This company provides content delivery service, and its customers' invoices are similar to cell phone bills -- only instead of delivering minutes of phone service, they delivers internet traffic.   Just like with cell phone plans, customers can "Commit" to a certain level of usage; generally, the higher a customer's Commit, the lower the per-unit price.  If they push more than their Commit, they pay a per-GB Overage rate -- just like the per-minute Overage when you exceed your cell phone minutes.

Customers with steady traffic typically prefer high Commits (to get the lowest per-GB rate), customer with volatile traffic typically have low Commits (so that they don't pay for traffic that they don't use).  But any customer's traffic can gyrate unpredictably in any given month.

However, one way in which this company is unlike a typical cell phone plan is that the contracts can get rather complicated.  (This is a common phenomenon in B2B companies, where premier customers receive tailored contracts.)   Point being:  Even if you know a given customer's traffic, calculating their invoice amount can be very tricky.

Revenue Forecasting Data
So, when attempting to forecast quarterly revenue, what factors must be considered?  As it turns out, A LOT OF FACTORS.  However, they can generally be broken down into four categories, each with three sub-categories:
  • Traffic Factors:  the levels of content that customers push
  • Contract Factors: the customer contracts Akamai has, and the terms of each contract
  • Invoice Factors: the amounts that appear on the actual invoices
  • Revenue Factors: the amount of invoicing that Akamai recognizes (versus deferrals, rev reserve, credit memos, etc)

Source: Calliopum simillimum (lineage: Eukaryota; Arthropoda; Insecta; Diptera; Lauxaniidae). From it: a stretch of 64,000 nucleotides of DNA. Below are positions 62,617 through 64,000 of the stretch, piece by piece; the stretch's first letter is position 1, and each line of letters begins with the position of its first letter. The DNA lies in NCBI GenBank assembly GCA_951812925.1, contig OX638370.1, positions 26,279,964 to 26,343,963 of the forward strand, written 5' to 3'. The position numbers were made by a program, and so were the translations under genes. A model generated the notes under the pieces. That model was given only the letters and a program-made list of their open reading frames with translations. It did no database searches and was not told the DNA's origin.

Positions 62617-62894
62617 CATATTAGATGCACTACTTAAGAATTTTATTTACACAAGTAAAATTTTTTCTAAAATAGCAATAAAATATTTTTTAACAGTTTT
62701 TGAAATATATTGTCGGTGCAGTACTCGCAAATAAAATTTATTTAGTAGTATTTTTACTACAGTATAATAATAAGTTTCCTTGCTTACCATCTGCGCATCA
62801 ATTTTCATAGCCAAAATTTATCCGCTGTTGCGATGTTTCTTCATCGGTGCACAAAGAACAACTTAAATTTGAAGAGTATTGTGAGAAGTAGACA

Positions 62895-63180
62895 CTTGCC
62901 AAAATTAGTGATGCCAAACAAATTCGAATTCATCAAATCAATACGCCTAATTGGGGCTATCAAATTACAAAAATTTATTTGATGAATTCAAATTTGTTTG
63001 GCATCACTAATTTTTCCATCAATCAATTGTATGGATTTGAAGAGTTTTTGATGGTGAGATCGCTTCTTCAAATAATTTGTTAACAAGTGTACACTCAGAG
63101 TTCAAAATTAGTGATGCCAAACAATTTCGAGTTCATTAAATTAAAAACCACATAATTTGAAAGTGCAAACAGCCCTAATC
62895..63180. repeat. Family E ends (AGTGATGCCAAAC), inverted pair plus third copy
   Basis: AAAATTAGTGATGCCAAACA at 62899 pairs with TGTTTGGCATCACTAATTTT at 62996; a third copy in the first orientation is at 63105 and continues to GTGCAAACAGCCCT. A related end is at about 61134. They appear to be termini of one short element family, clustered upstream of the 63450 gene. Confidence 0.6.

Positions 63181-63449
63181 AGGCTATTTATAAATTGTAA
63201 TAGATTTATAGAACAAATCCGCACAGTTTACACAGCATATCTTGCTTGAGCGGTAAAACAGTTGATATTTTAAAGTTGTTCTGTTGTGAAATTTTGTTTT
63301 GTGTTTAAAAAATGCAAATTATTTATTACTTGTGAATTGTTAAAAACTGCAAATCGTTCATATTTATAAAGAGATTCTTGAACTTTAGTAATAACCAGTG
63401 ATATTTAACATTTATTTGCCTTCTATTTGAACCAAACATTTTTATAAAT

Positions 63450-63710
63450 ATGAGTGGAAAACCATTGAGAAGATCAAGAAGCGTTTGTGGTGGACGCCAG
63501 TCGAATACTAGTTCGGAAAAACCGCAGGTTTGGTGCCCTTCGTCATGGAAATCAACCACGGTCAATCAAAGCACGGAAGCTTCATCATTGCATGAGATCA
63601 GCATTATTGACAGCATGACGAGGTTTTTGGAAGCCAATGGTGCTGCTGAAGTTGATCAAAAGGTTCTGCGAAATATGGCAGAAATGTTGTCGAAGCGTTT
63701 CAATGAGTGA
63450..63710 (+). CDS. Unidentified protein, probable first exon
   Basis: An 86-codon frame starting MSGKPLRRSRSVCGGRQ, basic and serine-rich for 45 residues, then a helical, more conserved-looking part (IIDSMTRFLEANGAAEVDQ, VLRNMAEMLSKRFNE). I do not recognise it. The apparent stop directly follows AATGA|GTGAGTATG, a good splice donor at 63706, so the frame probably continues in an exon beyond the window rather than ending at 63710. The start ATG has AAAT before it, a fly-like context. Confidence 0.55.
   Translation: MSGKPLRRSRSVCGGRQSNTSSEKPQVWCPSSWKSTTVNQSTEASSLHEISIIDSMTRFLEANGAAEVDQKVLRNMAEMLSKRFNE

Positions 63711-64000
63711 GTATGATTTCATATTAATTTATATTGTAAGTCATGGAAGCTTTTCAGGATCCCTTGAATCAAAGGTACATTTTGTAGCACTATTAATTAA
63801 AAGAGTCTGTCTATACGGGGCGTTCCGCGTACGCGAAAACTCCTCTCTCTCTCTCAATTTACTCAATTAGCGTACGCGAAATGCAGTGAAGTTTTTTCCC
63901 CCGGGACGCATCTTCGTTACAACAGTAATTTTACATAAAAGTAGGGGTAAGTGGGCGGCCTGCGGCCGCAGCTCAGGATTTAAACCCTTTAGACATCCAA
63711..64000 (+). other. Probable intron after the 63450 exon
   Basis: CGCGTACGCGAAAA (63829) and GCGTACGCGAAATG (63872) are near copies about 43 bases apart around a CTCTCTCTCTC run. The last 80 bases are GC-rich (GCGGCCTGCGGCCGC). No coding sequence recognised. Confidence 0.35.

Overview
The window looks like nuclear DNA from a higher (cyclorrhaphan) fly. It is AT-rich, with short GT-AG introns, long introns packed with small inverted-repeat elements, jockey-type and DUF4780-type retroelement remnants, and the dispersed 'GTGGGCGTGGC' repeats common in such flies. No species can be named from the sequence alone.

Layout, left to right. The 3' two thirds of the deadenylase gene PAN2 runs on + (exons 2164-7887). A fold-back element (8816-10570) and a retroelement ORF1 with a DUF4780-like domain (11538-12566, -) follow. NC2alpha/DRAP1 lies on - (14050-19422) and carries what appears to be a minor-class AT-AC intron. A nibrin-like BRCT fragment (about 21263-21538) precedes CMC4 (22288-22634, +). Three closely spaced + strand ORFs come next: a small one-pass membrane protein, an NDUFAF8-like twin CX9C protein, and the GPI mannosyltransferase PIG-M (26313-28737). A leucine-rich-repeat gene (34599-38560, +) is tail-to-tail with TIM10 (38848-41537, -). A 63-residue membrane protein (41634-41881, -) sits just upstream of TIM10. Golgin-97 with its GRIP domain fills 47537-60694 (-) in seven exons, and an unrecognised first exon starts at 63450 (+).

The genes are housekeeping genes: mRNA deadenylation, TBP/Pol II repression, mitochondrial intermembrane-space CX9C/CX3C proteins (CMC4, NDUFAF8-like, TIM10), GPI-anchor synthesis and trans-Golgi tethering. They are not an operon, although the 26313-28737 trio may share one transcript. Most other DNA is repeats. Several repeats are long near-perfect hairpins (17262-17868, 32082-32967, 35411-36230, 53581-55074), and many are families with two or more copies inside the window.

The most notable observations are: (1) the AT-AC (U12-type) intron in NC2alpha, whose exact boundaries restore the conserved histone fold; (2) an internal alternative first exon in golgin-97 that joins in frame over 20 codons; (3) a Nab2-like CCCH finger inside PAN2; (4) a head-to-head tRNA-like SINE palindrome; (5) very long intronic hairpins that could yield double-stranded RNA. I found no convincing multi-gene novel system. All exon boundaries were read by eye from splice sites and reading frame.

Within each of these categories:
  • Current Data:  The most recent month's data.
  • Historical Patterns:  Patterns in how this data has changed over time.
  • Known Current Adjustments: One-off events scheduled to happen within the forecasted period.
Old vs. New Forecasting Methodologies
Until 2009, the forecast took all of these quite-different inputs, and incorporated them all into a single mega-algorithm, like so:
 Since then, Akamai has transitioned to a new modular forecast.   It works like this:
1. Use only traffic information to make a traffic forecast.
2. Next, use only contract information to forecast what our contracts will look like.
3. Then input our forecasted traffic and forecasted contracts into our invoicing system, to calculate forecasted invoicing.
4. Finally, use historical revenue data to forecast how much of this invoicing we will recognize as revenue.
Benefits of a Modular Approach
You might be wondering:  "Okay, so you went from one super-complicated forecast, to a series of four less-complicated ones.  Did you really come out ahead?"

The answer: Way ahead.  Here are some of the benefits:
  1. Forecast accuracy improved significantly.  As you might imagine, Revenue is really just a bunch of adjustments to Invoicing -- and in this case, we're calculating forecasted Invoicing, based upon forecasted Traffic and Contracts:  We literally use our production Invoicing system to say "Okay, if the contracts look like this, and the traffic looks like that, then how much money will we invoice?"  For a variety of confidentiality reasons, I can't cite specific accuracy levels, but believe me: nobody is complaining about accuracy.
  2. Forecast intuition is very high.  Each part of the forecast (e.g., our traffic forecast, our contract forecast, etc) had sufficiently few inputs that people could wrap their heads around how it worked, and what events would affect the forecast.   As a result, the forecast hasn't turned into a black box, like many other forecasts I've observed. 
  3. Forecasting modules can be swapped in and out.  Sooner or later, we'll need to revamp one of the forecasting modules diagrammed above; but because the forecasts are modularized, it won't introduce risk to the other forecasting modules.
  4. Our intermediary forecasts now sing for their supper.  Originally, we modularized our forecast to yield a simpler and more-accurate model -- but we attained another benefit:  We discovered that groups within the company could use these intermediary forecasts!   Engineering, Finance and Sales use our Traffic, Contracts and Invoicing forecasts -- and even spot opportunities to improve them, which yields a more accurate revenue forecast, to boot!
In most organizations, forecasts naturally gravitate towards becoming monolithic beasts that nobody fully understands, and which then deteriorate over time.  However, by moving towards more modular forecasts, a company can fight this trend, and maintain understandable, accurate forecasts for much longer.